July 26th 2011: Loge Diamond Box
PHOTO GALLERY at bottom of page
By: Cole Shoemaker
*Ranking coming after revisits to Busch Stadium, Progressive Field, and Petco Park. All post-1991 ballparks are rated
Well at least the Brewers can say this: in 20 years, out of all the retro ballparks constructed in America, their retro ballpark will be the most identifiable as a landmark of their city. With its massive exterior arches and gaudy steel trusses, Miller Park sticks out like the Taj Mayal in what is otherwise perhaps the most nondescript landscape in America, an unmistakable civic icon for Milwaukee and an engineering marvel.
But just because it is an engineering wonder, doesn’t mean it is necessarily an architectural one. And even if it was an architectural masterpiece, that doesn’t mean it’s a good ballpark.
It’s been said by everyone that retractable roof ballparks that feel like enclosed domes, even when open, can only be so good. And I pretty much agree. There’s no avoiding that the inside of Miller Park doesn’t even attempt to be aesthetically pleasing.
That being said, I think it’s slightly underrated as a building, just not as a ballpark. It is pretty fashionable to attack it as an obtuse or awkward structure, but Miller Park has a certain unseen structural elegance in its curvature both inside and out. I would usually be quick to criticize the basic design conflict between the cutting edge technology and Ebbets Field nostalgia, but it works better than Safeco or Chase. I’ll elaborate later.
But as a ballpark, there’s not much positive to say. The form of outfield design serves only one function: to support the retractable roof. Most of the infield stands are covered, even when the roof is open. Note how disconnected the outfield fences are from the structure itself. Miller Park looks like it’s a stadium first, and the ballpark is an afterthought.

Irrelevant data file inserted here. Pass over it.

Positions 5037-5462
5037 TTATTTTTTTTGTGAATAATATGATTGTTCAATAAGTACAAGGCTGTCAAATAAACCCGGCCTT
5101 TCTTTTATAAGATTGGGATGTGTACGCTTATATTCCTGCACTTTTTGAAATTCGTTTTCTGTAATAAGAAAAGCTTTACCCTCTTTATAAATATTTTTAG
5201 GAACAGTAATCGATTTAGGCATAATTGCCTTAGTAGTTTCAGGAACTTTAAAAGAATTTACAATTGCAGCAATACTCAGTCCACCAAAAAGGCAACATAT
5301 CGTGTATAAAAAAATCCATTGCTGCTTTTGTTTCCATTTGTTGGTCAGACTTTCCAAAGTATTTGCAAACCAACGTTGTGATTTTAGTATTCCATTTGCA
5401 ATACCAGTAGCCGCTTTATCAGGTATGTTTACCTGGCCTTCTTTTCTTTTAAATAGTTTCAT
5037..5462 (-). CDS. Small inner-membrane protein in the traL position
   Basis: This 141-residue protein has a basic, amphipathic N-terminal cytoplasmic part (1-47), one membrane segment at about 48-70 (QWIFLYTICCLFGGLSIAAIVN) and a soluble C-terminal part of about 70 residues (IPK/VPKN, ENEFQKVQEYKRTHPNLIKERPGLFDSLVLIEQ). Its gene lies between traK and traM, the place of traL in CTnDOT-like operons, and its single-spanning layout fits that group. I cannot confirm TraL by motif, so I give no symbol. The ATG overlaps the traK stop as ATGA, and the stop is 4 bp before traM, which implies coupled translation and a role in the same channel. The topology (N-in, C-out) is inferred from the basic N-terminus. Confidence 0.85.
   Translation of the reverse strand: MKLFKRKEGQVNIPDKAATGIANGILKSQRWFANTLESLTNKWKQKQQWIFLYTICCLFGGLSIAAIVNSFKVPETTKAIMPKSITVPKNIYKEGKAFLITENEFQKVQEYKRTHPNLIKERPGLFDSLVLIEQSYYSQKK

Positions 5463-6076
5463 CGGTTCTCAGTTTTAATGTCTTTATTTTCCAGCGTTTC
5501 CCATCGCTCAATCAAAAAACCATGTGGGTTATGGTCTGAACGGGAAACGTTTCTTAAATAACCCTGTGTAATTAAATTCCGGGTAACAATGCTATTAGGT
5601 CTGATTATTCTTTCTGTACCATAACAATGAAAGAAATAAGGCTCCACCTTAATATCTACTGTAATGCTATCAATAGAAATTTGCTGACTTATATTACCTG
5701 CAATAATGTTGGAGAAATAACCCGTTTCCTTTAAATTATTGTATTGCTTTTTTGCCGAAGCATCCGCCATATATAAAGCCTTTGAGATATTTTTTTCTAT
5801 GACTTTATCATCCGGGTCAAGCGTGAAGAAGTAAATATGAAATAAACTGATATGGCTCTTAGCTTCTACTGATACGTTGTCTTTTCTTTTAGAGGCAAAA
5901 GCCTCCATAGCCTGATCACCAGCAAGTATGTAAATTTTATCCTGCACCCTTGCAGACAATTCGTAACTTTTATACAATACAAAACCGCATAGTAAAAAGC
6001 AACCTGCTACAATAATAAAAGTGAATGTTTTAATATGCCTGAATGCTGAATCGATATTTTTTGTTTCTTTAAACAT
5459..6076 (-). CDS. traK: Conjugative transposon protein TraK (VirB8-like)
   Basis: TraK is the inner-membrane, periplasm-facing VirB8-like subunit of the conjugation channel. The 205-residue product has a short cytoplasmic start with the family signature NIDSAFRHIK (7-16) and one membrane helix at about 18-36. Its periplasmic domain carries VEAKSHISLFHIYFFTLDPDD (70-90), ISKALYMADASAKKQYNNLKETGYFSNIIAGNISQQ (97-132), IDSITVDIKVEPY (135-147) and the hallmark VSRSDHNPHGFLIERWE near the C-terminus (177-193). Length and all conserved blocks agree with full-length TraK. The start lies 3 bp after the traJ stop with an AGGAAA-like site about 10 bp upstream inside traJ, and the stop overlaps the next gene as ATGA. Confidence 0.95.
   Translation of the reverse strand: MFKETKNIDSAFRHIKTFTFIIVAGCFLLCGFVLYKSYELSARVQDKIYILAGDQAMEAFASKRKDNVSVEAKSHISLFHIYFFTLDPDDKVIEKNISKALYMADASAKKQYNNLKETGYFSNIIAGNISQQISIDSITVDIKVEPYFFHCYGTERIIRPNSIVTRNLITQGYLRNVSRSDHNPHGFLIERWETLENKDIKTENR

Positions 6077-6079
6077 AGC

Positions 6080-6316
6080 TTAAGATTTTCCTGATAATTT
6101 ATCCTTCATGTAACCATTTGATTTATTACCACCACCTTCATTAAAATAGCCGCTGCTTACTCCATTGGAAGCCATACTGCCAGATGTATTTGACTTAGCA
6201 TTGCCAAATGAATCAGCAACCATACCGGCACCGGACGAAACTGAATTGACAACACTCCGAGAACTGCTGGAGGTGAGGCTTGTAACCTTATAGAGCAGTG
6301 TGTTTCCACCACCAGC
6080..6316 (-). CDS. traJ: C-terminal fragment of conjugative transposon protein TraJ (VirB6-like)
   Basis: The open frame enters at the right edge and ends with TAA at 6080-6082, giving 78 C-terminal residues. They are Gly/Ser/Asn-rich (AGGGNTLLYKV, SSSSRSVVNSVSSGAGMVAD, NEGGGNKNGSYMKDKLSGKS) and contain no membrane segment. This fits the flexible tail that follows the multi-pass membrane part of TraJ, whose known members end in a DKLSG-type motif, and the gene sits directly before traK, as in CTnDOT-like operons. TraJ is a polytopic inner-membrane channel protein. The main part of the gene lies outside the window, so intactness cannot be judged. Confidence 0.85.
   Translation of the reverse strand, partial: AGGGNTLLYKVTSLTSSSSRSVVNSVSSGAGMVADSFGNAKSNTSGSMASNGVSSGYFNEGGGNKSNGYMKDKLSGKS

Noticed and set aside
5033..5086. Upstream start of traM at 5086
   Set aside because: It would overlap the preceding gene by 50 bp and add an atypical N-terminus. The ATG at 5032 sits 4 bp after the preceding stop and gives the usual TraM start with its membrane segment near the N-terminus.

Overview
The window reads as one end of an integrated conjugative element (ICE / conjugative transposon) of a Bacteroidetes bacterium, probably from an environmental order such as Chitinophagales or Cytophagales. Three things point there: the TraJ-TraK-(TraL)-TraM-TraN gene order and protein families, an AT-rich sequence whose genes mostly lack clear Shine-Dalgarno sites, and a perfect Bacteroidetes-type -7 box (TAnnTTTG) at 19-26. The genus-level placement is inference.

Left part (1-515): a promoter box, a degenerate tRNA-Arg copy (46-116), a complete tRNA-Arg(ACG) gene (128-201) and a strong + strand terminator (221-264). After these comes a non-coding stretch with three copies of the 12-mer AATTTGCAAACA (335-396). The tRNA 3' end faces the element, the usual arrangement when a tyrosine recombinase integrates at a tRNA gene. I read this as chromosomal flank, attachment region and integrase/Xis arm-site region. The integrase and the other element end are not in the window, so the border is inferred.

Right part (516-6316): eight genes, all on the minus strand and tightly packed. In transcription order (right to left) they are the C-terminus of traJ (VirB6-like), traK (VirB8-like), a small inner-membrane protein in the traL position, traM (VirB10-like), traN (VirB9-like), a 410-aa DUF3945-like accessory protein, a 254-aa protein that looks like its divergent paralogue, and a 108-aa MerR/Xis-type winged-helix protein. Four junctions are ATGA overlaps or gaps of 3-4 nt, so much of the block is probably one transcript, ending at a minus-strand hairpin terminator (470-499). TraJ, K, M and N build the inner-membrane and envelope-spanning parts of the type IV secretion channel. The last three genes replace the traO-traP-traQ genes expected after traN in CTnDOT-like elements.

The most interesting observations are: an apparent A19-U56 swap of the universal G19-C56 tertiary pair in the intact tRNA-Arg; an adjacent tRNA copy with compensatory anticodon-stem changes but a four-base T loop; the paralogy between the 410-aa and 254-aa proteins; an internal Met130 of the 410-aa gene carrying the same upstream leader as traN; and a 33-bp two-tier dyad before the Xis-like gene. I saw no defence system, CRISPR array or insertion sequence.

For most, the enclosed feel and lack of context is the main reason why Miller Park is thought of as one of the worst retro ballparks. But I’m not crazy about all of the games on the concourse, either. I’m not talking about the normal ballpark kid distractions, I’m talking arcade games, pinball machines, and those annoying stuffed animal retrieval prize games (claw crane). The word “mallpark” is thrown around too loosely in describing distraction-filled facilities, but Miller Park certainly fits the description.
But at the same time, the Brewers do a lot of random things well. This is the first review where I did the concluding bonus section first. The fan-shaped retractable roof is a novel engineering marvel, but it doesn’t do much aesthetically, so I can’t include it in interior design. The tailgating scene is awesome, but you can’t really include it in location. Crowding is nonexistent on the concourses, which deserves credit, but the concourse doesn’t utilize that space efficiently.
I do want to emphasize that the Brewers do the best job possible in representing Milwaukee, considering the insular nature of the building. The regional food is fantastic. The atmosphere is great. The ballpark many restaurants and unique bar areas. Also, it should be noted that the Brewers fans apparently love this place with much enthusiasm: on numerous occasions since 2001, fan polls have placed Miller Park near the top.
While because something is popular doesn’t mean its good, there is obviously a subjective quality to all this. And it’s mostly home fans voting on their own park in these polls. Isn’t all that matters is whether the people in their own ballpark like their ballpark? Perhaps. Most fans don’t travel and compare parks. But here that’s exactly what we’re doing.
The bottom line is Miller Park certainly adds something to the ballpark landscape because of its structural novelty and local flare, but with a suburban location, controversial exterior design, and perhaps the least aesthetically focused interior design in baseball, Milwaukee is inevitably in the nadir of the new parks.NEXT - Setting